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So, starting with The Hooters concert at the Keswick on November 7th, I intend to take the next 30 days leading up to what was once unimaginable to me, my 60th birthday, and find ways to celebrate YOU. My friends, the music I love, the people that make me laugh, the people that make me determined, the people who mean the world to me.

There are a hell of a lot of you!

I’m going to be making sure my family knows what they mean to me during the “tour” up to December 6th. In addition, over the next 30 days (and with the caveat that my wallet may dictate some of this), I want to see as many of you as I can to thank you, to dance with you, to laugh with you, and to listen to and learn from you. I hope that you’ll want to join me one night, or for a few minutes. While my energy level probably won’t allow me every day out and about, I hope to do as much as possible with friends. Achieving that “60” milestone means nothing without friends. That mean all of YOU!

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As for the “Play It Forward Philly music project” idea, I’d love to bounce my ideas off of you over the next month to make what I have in mind actually doable and fun. The basic concept is to spread the word about the legacy and vitality of the music that has always come from Philly and to find a way for it to benefit others.

The Hooters are a perfect way to start these 30 days, because who better to kick it off with than the person who helped me find that inner joy of music again, David Uosikkinen. I don’t think there is any way I could possibly tell David all that he has meant but I sure as hell intend to try.

I’ve got a few dates circled now and hope to add more. I’ll be posting them on Facebook, but please, if you want to join me, just let me know. I’d be honored to join you for whatever. Don’t expect great dancing, though.

And with your help, I can say “Fuck Cancer and fuck the fears that come from it”.

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Money Is For Chocolate And The Zits Are Free: The Return Of My Kidney Cancer

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I think the old adage goes “write from what you know”. If that’s not an old adage, it should be.

So, taking my own sage advice, passed down through the ages by everyone and no one, here goes nothing. And here goes everything for a very tense but still hopeful year.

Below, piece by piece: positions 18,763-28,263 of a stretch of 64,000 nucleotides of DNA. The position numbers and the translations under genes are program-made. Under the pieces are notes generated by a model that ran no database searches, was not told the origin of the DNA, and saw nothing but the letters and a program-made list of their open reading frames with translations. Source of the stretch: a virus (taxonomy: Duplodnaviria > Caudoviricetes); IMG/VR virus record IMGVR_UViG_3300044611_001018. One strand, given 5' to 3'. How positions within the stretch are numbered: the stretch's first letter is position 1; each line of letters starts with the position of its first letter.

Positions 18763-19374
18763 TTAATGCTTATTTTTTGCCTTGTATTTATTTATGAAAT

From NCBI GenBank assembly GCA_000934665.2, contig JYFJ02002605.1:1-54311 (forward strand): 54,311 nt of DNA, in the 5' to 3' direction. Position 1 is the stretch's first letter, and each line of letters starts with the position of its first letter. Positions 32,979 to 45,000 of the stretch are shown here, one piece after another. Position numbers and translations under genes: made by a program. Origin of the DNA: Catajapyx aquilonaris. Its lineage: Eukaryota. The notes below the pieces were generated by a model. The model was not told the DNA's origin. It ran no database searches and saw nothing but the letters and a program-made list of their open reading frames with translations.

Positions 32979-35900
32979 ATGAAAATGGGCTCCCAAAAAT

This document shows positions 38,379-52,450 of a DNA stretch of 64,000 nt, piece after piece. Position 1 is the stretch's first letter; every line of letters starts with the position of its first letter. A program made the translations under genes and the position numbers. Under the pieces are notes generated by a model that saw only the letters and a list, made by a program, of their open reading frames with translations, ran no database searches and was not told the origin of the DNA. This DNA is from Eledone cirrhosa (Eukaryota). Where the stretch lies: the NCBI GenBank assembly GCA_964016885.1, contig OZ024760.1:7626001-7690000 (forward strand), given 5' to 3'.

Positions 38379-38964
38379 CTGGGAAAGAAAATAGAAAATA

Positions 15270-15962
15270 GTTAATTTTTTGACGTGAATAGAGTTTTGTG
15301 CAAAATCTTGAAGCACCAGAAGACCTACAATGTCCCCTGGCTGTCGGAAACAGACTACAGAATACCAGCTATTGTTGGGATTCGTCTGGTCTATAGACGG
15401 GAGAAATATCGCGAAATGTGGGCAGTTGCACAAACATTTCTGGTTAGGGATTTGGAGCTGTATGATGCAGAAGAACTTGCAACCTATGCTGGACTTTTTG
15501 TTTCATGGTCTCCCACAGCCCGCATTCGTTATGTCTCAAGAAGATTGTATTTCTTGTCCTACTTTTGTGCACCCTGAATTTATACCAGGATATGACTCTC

First of all, the Philadelphia Phillies are making me have a big sad. I love baseball, and yes, I still love my Phillies, but as of right now, they are eleventeen games below .500 and are probably going to have trouble catching a cold, let alone a playoff spot. It’s reached the point where Ruben Amaro Jr, my candidate for “WTF GM Of The Year” has to start thinking fire sale and trot out another old adage: “Wait Until Next Year”, which I am pretty certain is REALLY an old adage and not one of my own brilliant thoughts. Unless there are royalties attached to it, then make all checks payable to “ME”.

That “wait until next year” is the part that causes the motions and emotions to write this blog. A couple of months ago, that phrase terrified me. For those of you who may have been playing along with the home version of my life, you already know the spoilers for this blogpost, but for the rest, a recap.

milk_chocolateLet’s start with chocolate. Not just any chocolate, but HERSHEY’S KISSES. And it is not Easter, yet I am talking sugar sweetness and candy. As many of you know, I take great pride in my 27 year legacy in the home video business. I’ve talked about it with many of you, many more of you that I worked with have shared this business and success with me, and some of you who shared this business with me are now pretty invisible. But that’s a story for another day.

However, the chocolate part of this story, as well as the opportunity to reawaken my business skills by working on the HAVERFORD SPRING FEST helped to keep everything else this year in good perspective.

When we last left my story, you know that I had to retire due to a lung disease. I’ve never smoked, so of course, I get a lung disease. I’ve been battling a progressive beast for 4 years now and frankly, I am frakking proud of how I’ve managed to control it so that I can still be just a smidgen useful to others.

Then, last February, I had to have my right kidney removed because I had developed Kidney Cancer. I had written about that battle in these posts, so feel free to backtrack and read these, then jump back and join the tour here at this spot.

I’ll wait right here.

Dealing With My Kidney Cancer (Part One): The Serious and The Humorous

Dealing With My Kidney Cancer (Pt. 2): My Doctor Asked Me “AM I DISAPPOINTED?”

Hey, now, welcome back. So, as you can see by both the blog posts and my time spent on Facebook and Twitter, this operation appeared to be a success. I felt better, I lost weight, and I felt like I was ready to put this behind me.

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Fast forward to this year. In January, I took my usual three month scans and follow-ups, and aside from a benign nodule on my thyroid, all seemed to be OK. So good in fact, I went out and ate chocolate. And got paid for it.